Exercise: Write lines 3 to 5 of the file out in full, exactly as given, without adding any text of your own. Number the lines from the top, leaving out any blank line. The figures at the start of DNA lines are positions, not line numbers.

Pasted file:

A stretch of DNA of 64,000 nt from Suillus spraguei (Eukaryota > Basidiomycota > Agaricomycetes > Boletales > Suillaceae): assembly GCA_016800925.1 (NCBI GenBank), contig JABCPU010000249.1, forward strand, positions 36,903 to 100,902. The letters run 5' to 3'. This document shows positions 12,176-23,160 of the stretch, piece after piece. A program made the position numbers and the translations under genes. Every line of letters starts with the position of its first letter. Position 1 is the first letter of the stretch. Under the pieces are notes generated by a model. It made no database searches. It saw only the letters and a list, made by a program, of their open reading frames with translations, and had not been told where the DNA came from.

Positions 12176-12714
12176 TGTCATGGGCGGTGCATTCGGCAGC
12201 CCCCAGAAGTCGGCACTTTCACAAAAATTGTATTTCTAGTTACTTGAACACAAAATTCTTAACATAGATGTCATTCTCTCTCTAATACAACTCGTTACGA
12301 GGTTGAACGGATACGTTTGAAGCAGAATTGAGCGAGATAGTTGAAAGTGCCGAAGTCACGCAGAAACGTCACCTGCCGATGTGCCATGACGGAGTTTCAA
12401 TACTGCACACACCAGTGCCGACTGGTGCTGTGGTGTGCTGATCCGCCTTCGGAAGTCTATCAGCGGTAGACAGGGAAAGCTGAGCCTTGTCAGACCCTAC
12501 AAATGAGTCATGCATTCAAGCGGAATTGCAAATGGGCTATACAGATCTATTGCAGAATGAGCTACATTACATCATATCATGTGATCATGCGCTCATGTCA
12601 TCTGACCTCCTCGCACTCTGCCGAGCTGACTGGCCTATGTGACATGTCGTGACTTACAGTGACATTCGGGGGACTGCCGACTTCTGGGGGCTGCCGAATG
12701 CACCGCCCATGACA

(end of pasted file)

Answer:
12176 TGTCATGGGCGGTGCATTCGGCAGC
12201 CCCCAGAAGTCGGCACTTTCACAAAAATTGTATTTCTAGTTACTTGAACACAAAATTCTTAACATAGATGTCATTCTCTCTCTAATACAACTCGTTACGA
12301 GGTTGAACGGATACGTTTGAAGCAGAATTGAGCGAGATAGTTGAAAGTGCCGAAGTCACGCAGAAACGTCACCTGCCGATGTGCCATGACGGAGTTTCAA